(i) 2 wt. % to 12 wt. % of an alkaline earth metal salt of a sulfonate surfactant;

(ii) 2 wt. % to 12 wt. % of an alkali metal salt of a sulfonate surfactant;

(iii) 5 wt. % to 18 wt. % of an alkali metal salt of an ethoxylated alkyl ether sulfate surfactant;

(iv) 5 wt. % to 18 wt. % of an alkyl polyglucoside surfactant;

(v) 1 wt. % to 10 wt. % of an amine oxide surfactant;

(vi) 1 wt. % to 8 wt. % of a C1-C4 alkanol;

(vii) 0.5 wt. % to 6 wt. % of sodium xylene sulfonate and/or sodium cumene sulfonate; and

(viii) the balance being water.

Suitable water-soluble non-soap, anionic surfactants used in the instant compositions include those surface-active or detergent compounds which contain an organic hydrophobic group containing generally 8 to 26 carbon atoms and preferably 10 to 18 carbon atoms in their molecular structure and at least one water-solubilizing group selected from the group of sulfonate, sulfate and carboxylate so as to form a water-soluble detergent. Usually, the hydrophobic group will include or comprise a C8-C22 alkyl, alkyl or acyl group. Such surfactants are employed in the form of water-soluble salts and the salt-forming cation usually is selected from the group consisting of sodium, potassium, ammonium, magnesium and mono-, di- or tri-C2-C3 alkanolammonium, with the sodium, magnesium and ammonium cations again being preferred.

Examples of suitable sulfonated anionic surfactants are the well known higher alkyl mononuclear aromatic sulfonates such as the higher alkyl benzene sulfonates containing from 10 to 16 carbon atoms in the higher alkyl group in a straight or branched chain, C8-C15 alkyl toluene sulfonates and C8-C15 alkyl phenol sulfonates.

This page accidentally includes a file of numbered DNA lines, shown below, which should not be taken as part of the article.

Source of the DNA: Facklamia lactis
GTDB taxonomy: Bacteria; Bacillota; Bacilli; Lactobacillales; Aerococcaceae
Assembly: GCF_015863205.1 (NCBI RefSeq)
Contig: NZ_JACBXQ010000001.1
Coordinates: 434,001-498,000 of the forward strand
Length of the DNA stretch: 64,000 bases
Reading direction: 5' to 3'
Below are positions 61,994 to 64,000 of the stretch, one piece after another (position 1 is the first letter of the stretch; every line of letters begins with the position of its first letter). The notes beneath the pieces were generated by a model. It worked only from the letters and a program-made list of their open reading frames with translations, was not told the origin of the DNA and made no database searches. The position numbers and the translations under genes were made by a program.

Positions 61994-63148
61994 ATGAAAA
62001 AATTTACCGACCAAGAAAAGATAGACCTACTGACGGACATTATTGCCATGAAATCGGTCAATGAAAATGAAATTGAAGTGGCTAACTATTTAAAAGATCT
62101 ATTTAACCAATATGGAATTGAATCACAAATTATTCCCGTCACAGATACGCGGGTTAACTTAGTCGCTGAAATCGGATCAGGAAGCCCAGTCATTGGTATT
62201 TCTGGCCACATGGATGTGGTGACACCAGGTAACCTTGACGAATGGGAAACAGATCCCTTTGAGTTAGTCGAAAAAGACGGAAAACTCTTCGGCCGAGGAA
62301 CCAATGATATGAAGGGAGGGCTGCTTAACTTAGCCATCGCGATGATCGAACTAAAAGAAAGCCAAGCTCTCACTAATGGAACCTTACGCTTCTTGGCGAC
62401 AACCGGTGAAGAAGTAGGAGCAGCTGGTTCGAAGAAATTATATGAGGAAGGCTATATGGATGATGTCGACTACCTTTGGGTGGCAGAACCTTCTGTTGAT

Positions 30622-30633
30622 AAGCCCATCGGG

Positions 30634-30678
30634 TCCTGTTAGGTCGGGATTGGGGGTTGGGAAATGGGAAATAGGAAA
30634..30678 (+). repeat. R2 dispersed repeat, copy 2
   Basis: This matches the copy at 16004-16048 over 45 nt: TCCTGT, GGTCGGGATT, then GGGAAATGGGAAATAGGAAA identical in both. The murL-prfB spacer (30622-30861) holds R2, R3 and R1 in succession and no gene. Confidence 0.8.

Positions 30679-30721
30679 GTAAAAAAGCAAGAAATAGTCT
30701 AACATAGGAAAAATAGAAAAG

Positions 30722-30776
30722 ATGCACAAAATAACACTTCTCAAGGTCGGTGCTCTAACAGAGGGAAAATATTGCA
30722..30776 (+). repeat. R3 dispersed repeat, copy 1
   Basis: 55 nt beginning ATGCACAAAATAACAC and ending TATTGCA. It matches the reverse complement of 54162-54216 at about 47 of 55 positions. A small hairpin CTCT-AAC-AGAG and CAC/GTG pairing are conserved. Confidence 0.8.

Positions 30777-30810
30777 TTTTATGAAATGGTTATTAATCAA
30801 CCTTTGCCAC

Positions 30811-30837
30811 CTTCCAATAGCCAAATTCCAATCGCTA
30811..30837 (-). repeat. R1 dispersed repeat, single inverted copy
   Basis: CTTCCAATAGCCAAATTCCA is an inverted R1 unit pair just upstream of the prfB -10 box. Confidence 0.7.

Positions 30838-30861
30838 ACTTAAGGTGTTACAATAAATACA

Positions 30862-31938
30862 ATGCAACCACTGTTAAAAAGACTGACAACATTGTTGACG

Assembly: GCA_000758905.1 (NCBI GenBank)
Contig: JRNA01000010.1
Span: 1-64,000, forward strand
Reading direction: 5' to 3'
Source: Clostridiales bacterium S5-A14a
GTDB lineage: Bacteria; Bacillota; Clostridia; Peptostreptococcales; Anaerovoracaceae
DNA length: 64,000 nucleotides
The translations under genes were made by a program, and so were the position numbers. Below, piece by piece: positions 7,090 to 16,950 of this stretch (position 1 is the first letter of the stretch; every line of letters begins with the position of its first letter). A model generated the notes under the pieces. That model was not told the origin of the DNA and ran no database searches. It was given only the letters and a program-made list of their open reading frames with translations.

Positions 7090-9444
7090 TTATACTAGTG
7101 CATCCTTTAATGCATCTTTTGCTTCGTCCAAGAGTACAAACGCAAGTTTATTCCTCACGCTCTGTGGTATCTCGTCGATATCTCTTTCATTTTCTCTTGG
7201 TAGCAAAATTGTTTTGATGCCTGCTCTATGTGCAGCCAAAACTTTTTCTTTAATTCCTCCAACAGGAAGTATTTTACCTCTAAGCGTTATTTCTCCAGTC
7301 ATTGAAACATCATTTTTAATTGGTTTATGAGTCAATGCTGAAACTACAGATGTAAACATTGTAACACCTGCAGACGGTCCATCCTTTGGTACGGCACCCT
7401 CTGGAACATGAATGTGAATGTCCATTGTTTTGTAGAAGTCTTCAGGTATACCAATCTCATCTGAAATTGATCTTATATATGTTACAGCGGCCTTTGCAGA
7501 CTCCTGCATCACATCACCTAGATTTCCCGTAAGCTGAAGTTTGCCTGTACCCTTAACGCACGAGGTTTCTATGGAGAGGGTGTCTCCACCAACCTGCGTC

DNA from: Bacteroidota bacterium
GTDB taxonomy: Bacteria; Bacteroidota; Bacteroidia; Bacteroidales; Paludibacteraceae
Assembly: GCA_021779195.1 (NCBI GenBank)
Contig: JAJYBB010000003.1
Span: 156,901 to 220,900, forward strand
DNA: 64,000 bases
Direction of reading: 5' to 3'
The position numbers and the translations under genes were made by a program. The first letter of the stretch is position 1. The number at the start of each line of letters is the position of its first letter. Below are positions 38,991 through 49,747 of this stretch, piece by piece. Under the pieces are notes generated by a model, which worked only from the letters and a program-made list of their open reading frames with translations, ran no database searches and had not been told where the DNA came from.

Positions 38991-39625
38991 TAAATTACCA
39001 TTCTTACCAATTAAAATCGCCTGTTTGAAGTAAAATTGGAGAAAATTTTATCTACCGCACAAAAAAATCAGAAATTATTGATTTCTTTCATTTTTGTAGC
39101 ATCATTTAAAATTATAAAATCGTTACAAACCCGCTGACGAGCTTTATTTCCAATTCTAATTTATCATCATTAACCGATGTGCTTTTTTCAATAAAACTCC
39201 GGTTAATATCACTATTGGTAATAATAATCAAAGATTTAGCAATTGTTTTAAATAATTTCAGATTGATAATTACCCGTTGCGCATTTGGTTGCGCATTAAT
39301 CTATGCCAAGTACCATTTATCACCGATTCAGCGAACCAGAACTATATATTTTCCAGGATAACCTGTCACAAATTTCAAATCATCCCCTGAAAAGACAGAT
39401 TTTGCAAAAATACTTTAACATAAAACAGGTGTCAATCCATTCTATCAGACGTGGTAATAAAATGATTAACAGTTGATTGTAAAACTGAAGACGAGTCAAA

A preferred sulfonate is linear alkyl benzene sulfonate having a high content of 3- (or higher) phenyl isomers and a correspondingly low content (well below 50%) of 2- (or lower) phenyl isomers, that is, wherein the benzene ring is preferably attached in large part at the 3 or higher (for example, 4, 5, 6 or 7) position of the alkyl group and the content of the isomers in which the benzene ring is attached in the 2 or 1 position is correspondingly low.

Other suitable anionic surfactants are the olefin sulfonates, including long-chain alkene sulfonates, long-chain hydroxyalkane sulfonates or mixtures of alkene sulfonates and hydroxyalkane sulfonates. These olefin sulfonate detergents may be prepared in a known manner by the reaction of sulfur trioxide (SO3) with long-chain olefins containing 8 to 25, preferably 12 to 21 carbon atoms and having the formula RCH=CHR1 where R is a higher alkyl group of 6 to 23 carbons and R1 is an alkyl group of 1 to 17 carbons or hydrogen to form a mixture of sultones and alkene sulfonic acids which is then treated to convert the sultones to sulfonates. Preferred olefin sulfonates contain from 14 to 16 carbon atoms in the R alkyl group and are obtained by sulfonating an α-olefin.

Other examples of suitable anionic sulfonate surfactants are the paraffin sulfonates containing 10 to 20, preferably 13 to 17, carbon atoms. Primary paraffin sulfonates are made by reacting long-chain alpha olefins and bisulfites and paraffin sulfonates having the sulfonate group distributed along the paraffin chain are shown in U.S. Pat. Nos. 2,503,280; 2,507,088; 3,260,744; 3,372,188; and German Patent 735,096.

Examples of satisfactory anionic sulfate surfactants are the C8-C18 alkyl sulfate salts the ethoxylated C8-C18 alkyl ether sulfate salts having the formula R(OC2H4)n OSO3M wherein n is 1 to 12, preferably 1and M is a metal cation selected from the group consisting of sodium, potassium, ammonium, magnesium and mono-, di- and triethanol ammonium ions. The alkyl sulfates may be obtained by sulfating the alcohols obtained by reducing glycerides of coconut oil or tallow or mixtures thereof and neutralizing the resultant product.

On the other hand, the ethoxylated alkyl ether sulfates are obtained by sulfating the condensation product of ethylene oxide with a C8-C18 alkanol and neutralizing the resultant product. The alkyl sulfates may be obtained by sulfating the alcohols obtained by reducing glycerides of coconut oil or tallow or mixtures thereof and neutralizing the resultant product. The ethoxylated alkyl ether sulfates differ from one another in the number of moles of ethylene oxide reacted with one mole of alkanol. Preferred alkyl sulfates and preferred ethoxylated alkyl ether sulfates contain 10 to 16 carbon atoms in the alkyl group.